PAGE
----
Dioxin Detected in Underground Streams Near U.S. Bases

      June 16, 2011 12:42

      Small traces of the toxic chemical dioxin, a carcinogenic that attacks the immune system and can cause reproductive and development problems, have been found at water sources near a U.S military base in North Gyeongsang Province.

      Tests conducted on water samples gathered from the area near Camp Carroll in Chilgok showed small traces of dioxin in two to three out of 10 underground water sources and three out of six streams near the base, but no concrete links to the base have yet been proven.

      The presence of the agent is a concern as it is occasionally found in the air, soil and streams, but rarely in underground water sources. The government plans to announce the results of its probe on Thursday.

      This is the second time that traces of the toxic chemical have been detected in underground water sources near Camp Carroll, following similar tests conducted in late May by a team of experts at Pohang University of Science and Technology (POSTECH) at the request of the provincial government.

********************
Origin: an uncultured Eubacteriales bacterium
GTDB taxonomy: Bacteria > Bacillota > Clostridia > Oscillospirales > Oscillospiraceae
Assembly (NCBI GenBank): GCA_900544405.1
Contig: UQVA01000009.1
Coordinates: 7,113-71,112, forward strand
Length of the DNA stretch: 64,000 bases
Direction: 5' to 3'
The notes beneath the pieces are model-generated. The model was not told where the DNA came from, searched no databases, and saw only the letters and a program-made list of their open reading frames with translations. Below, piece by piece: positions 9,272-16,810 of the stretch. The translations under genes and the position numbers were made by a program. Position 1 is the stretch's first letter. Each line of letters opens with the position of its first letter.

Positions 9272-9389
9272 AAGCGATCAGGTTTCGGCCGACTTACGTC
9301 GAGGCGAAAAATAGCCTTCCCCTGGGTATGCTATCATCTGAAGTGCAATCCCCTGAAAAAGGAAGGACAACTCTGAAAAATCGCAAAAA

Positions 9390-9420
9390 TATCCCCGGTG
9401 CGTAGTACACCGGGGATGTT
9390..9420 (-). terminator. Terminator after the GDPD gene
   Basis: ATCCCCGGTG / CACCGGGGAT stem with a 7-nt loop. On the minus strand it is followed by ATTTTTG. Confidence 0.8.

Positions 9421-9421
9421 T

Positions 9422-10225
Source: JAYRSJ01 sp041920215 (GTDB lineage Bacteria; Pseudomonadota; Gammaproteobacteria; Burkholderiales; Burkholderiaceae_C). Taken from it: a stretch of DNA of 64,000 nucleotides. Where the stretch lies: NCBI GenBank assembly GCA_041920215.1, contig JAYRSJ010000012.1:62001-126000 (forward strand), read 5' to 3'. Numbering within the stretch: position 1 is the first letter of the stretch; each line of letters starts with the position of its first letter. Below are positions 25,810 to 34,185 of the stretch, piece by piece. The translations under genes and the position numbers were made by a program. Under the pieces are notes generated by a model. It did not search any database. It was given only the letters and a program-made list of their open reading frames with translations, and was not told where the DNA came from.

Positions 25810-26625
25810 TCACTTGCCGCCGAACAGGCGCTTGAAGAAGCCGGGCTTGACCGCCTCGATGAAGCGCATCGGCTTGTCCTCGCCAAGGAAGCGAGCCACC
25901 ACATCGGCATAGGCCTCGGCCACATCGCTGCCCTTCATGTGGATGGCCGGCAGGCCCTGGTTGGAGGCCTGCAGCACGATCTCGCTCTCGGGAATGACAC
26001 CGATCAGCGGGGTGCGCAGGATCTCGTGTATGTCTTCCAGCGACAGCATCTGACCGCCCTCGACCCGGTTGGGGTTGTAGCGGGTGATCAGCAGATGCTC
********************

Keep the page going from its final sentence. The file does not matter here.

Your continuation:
"The National Institute of Environmental Research verified the POSTECH analysis and discovered traces that showed the possibility of dioxin in samples of underground water, while samples from nearby streams clearly contained dioxin," a government source said.

      The government will downplay the findings in Thursday's report pending further research as the levels detected remained within legal limits, another official said.

      "The dioxin discovered in the underground water samples was within the limits set by the U.S. Environmental Protection Agency and our Environment Ministry, so we will announce that no dioxin was discovered," he said.

      "But we need to conduct a further investigation into soil samples from Camp Carroll in order to determine whether the dioxin detected in the underground water and streams came from chemicals stored in the base."

      However the findings have already set some experts on edge.

      "Dioxin that is released from incineration facilities either falls to the ground or gets washed into streams by rain, so it is not that unusual to detect the chemical from such sources," said a chemical-analysis expert familiar with the case.

      "But it is extremely rare for dioxin to be detected in underground water sources tens of meters below the surface, no matter how small the amount. There is a strong chance that the soil and underground water at Camp Carroll may be contaminated."

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